The junta reacted to international condemnation of its crackdown by claiming ousted civilian leader Aung San Suu Kyi had accepted hefty illegal payments. The Thai Ministry of Foreign Affairs yesterday (Mar 11) called for the release of detainees in Myanmar and urging all parties to seek a peaceful solution for Myanmar and its people through dialogue.
“As a next-door neighbour sharing a long common border, with Myanmar and Thais having close interaction in many aspects, Thailand continues to follow developments in Myanmar with much concern. As with other countries, we are saddened by the loss of lives and sufferings of the people of Myanmar due to escalating violence in the country,” the ministry said.
It reiterated statements by Brunei, Asean’s chair, on Feb 1 and March 2, which called on all sides in Myanmar to exercise utmost restraint as well as flexibility. “We call for a de-escalation of the situation and release of detainees. We also urge all parties concerned to seek a peaceful solution for Myanmar and its people through dialogue via any constructive channels,” the ministry said in a statement.
“Thailand supports Asean’s readiness to assist Myanmar, an Asean family member, in a positive, peaceful and constructive manner,” the ministry said.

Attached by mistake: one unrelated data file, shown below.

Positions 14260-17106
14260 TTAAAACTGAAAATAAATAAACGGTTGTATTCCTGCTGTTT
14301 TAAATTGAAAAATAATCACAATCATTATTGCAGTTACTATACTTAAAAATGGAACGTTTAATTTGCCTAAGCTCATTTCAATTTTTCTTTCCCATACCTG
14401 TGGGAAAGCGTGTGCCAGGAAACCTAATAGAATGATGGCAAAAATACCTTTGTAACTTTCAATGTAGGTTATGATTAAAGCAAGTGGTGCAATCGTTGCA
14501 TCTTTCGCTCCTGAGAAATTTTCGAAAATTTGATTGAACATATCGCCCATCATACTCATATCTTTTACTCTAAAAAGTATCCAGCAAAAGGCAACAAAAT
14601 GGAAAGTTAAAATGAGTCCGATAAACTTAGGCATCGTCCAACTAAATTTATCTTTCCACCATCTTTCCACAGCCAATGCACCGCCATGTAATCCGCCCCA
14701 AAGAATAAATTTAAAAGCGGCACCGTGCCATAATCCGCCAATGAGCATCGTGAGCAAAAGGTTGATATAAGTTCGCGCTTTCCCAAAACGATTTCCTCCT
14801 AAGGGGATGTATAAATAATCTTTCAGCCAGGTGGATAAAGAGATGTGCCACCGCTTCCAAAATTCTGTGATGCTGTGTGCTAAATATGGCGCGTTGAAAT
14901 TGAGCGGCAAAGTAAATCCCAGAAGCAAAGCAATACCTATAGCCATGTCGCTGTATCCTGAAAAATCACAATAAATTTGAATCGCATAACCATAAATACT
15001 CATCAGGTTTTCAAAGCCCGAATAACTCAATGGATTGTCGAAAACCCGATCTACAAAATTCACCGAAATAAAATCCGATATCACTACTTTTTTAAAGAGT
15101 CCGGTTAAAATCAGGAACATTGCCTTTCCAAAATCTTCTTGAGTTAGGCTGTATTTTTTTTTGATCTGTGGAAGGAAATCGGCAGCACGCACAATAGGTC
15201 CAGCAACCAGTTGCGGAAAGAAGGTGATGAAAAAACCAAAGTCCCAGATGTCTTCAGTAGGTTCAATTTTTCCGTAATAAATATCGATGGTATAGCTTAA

Diplomatic pressure has been building since the generals seized power on Feb 1, triggering daily protests around the country that they have struggled to quell. The United Nations on Wednesday condemned the junta’s increasingly violent crackdown, which has seen more than 60 killed and 2,000 arrested, with even China - a traditional Myanmar ally - calling for “de-escalation” and dialogue.
Yesterday saw more hardline action against demonstrators, with six killed in central Myanmar’s Myaing township. “Six men were shot dead while eight people were wounded - with one man in a critical condition,” a rescue worker said.
A witness said five of them were shot in the head. There was also a fatality in Yangon’s North Dagon, where Chit Min Thu, 25, died after being shot in the head.
“I recently learnt that his wife is two months pregnant,” his mother Hnin Malar Aung said. “No one will be in peace until this situation ends. They were so cruel with my son. I never expected my son would be shot in the head.... I’m worried about all the unarmed youth, they will be in trouble.”
The military, which has defended its takeover by citing voting irregularities in November elections won by Ms Suu Kyi’s party, held a rare news conference yesterday accusing Ms Suu Kyi of corruption.
In the capital Nay Pyi Taw, junta spokesman Zaw Min Tun said the detained chief minister of Yangon had admitted giving Ms Suu Kyi US$600,000 (B18.3 million) in cash, along with more than 11 kilogrammes of gold.
Nobel peace laureate Suu Kyi, detained since the Feb 1 putsch, is already facing several criminal charges including owning unlicensed walkie-talkies and violating coronavirus restrictions.